For rod selection, a 3-5 kilo rod coupled with a 4000 size reel is very suitable. You could even fish a little heavier with rods designed for snapper that are generally 4-7 kilo 7 foot in length. For fun, I have caught some monster size carp using a 2-4 kilo rod and 6-pound braid. But I am prepared to lose some good fish in the process. We like to target carp on sundown particularly in the warmer months. This is often when you see carp swimming along the edges or jumping out of the water around September-November which is their spawning season. European carp must not be returned to the water. Always carry your Victorian fishing license.
A simple yet effective fishing rig here is to thread a small running sinker through the mainline shown in blue, which is usually around 8 pounds. Then tie a medium swivel to the end allowing the sinker to run up the mainline freely. Then tie on the other end of the swivel 50cm of 8-pound fluorocarbon leader (the leader is shown in grey ). Finished with a hook. I generally use a size 6 bait keeper hook or size 10 long shank which is perfect for corn kernels or scrub worms, however, you can also use small treble style hooks which is a better setup if you using bread.
If your getting snagged up then you can also use a float rig. Attach a quill or bubble float to your mainline. Thread the line through and adjust the length using a size 6 bait keeper hook or size 10 long shank to keep your bait suspended at a good depth. Ideally cast down breeze which will stop the float from coming back to you. If you’re not getting bites then adjust the line depth and If necessary add a splint shot to add weight.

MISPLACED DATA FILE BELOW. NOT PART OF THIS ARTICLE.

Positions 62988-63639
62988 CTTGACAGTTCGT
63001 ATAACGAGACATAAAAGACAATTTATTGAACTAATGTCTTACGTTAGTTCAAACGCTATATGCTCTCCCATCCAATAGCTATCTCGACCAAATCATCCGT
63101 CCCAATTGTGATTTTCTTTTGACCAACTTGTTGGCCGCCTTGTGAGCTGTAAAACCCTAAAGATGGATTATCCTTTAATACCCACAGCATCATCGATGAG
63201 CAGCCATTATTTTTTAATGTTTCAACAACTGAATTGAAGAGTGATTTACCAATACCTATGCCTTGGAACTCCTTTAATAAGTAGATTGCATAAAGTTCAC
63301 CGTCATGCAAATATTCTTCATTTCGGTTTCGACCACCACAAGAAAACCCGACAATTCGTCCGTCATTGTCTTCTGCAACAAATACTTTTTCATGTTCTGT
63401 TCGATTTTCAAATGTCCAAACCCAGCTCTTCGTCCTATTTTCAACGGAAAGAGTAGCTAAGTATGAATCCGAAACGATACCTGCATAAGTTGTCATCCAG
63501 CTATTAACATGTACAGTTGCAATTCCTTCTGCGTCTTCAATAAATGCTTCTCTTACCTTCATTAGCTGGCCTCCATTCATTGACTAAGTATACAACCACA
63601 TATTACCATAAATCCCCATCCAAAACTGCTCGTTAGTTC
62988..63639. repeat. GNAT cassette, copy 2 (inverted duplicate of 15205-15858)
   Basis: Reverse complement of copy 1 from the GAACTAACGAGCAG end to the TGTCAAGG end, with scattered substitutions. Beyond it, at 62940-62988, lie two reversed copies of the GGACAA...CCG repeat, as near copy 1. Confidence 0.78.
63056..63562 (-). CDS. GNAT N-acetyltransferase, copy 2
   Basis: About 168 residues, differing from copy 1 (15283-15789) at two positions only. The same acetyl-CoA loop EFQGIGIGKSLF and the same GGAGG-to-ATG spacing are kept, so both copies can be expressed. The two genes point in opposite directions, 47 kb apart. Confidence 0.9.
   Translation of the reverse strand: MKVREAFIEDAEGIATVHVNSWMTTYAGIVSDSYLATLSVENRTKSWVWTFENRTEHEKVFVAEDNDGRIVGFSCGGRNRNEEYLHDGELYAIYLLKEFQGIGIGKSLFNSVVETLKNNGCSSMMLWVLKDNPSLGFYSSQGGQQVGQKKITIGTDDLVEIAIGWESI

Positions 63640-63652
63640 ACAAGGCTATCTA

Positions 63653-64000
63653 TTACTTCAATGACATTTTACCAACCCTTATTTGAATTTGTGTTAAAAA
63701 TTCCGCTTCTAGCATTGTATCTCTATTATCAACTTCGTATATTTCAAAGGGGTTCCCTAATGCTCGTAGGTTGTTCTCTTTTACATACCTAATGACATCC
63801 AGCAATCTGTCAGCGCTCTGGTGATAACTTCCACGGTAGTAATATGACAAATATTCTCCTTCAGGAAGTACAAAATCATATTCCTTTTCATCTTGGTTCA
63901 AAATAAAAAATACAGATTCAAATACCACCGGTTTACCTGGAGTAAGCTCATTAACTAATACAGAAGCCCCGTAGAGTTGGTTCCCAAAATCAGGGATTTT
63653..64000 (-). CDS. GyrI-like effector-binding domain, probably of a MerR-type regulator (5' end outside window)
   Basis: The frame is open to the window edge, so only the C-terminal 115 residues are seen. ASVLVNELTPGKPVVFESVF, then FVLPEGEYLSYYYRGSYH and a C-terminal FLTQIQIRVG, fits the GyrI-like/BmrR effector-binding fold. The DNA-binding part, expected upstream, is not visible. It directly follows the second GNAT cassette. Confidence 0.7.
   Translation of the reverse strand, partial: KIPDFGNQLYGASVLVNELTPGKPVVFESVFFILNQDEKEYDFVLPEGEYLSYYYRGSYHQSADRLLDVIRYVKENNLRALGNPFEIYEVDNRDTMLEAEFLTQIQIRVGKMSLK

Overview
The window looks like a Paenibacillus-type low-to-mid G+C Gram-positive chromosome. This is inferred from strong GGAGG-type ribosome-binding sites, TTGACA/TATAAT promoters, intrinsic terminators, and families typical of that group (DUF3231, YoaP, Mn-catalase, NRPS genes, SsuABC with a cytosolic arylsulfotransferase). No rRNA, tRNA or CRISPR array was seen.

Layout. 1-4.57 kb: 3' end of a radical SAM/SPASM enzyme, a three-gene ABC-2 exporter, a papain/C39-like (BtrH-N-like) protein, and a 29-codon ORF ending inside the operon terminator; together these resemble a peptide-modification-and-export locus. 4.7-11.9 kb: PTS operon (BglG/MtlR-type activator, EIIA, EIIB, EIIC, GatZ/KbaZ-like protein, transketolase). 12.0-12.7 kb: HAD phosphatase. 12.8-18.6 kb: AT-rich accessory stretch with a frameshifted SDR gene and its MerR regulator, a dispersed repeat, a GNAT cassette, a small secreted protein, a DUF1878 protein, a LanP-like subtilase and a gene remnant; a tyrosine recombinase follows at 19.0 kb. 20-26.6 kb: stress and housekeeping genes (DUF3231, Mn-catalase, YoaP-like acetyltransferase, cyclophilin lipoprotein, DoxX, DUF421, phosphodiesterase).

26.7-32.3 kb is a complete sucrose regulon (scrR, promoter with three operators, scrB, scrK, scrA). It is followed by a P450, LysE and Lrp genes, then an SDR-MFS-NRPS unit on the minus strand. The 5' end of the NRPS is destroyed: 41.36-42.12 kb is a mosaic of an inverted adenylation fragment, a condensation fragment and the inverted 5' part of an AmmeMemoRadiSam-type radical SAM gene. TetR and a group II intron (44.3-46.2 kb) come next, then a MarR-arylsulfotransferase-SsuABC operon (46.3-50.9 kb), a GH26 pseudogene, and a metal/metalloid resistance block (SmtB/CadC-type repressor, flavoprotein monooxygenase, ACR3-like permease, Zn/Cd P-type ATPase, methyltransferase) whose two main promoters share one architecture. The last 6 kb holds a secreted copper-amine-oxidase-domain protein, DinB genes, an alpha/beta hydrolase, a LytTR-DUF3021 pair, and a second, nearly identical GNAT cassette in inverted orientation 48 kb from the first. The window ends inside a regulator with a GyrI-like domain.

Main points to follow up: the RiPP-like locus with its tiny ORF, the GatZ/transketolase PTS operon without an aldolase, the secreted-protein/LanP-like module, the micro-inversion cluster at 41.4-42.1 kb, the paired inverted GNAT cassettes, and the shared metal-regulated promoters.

Targeting Redfin at Brimbank Park
We recommend targeting redfin with a light spin outfit. This will make the experience more enjoyable and improve your catch rates. A 1-3 or 2-4 kilo fishing rod coupled with a 2000, 2500 or 3000 reel spooled with 4-8-pound braid and equivalent fluorocarbon leader should be perfect.
Redfin respond really well to lures and soft plastics so do check our guide on the best lures for catching Redfin When using soft plastics, we highly recommend curl tails, minnow imitations, and paddle tails in both natural and bright colours. Rigged with a jig head that’s 1/8 through to 1/20 in weight. The most effective way to use these is to cast towards visible structure and slow roll the soft plastic with lifts and pauses for the retrieve.
Shallow diving hard body lures, blades and vibes are also very effective in this system. So are traditional spinners and Tassie devils in bright colours. Metal spoons also play a role allowing you to cast great distances and targeting the bigger size reddies. Just remember they are quite heavy and very prone to snags in small inland systems like this one.
Targeting Trout at Brimbank Park
We would highly recommend that you read our detailed guide on how to catch trout which details our favourite lures, baits and techniques. You can follow trout stocking timelines by reading the Victorian trout stocking guide as part of the target 1 million by 2020 and 10 million by 2022 initiatives.
When targeting trout with lures we recommend using shallow diving hard body minnows, metal spoons, spinners, Tassie devils and soft plastics which are also very effective on trout. If your bait fishing, then Mudeye, scrub worms, power bait, yabbies and minnows suspended from a float or a running sinker rig are great options when targeting trout at this location. Trout are more active in cold conditions with most catches on first and last light of the day.
We recommend targeting trout with a 1-3 or 2-4 kilo fishing rod coupled with a 1000, 2000, or 2500 reel spooled with 4-8-pound braid and equivalent fluorocarbon leader. If there are larger trophy size trout around than you can go heavier moving up the scale to a 3-5 kilo class spin rod spooled with fine 8-12-pound braid and equivalent fluorocarbon leader.
We conducted a test to see which would perform better for stocked trout powerbait or lures. Watch the video below to find out the results which were interesting.
Images of fish supplied VFA and DEPI. All images and videos shown on this page are Fishing Mad originals.
Additions and corrections of this location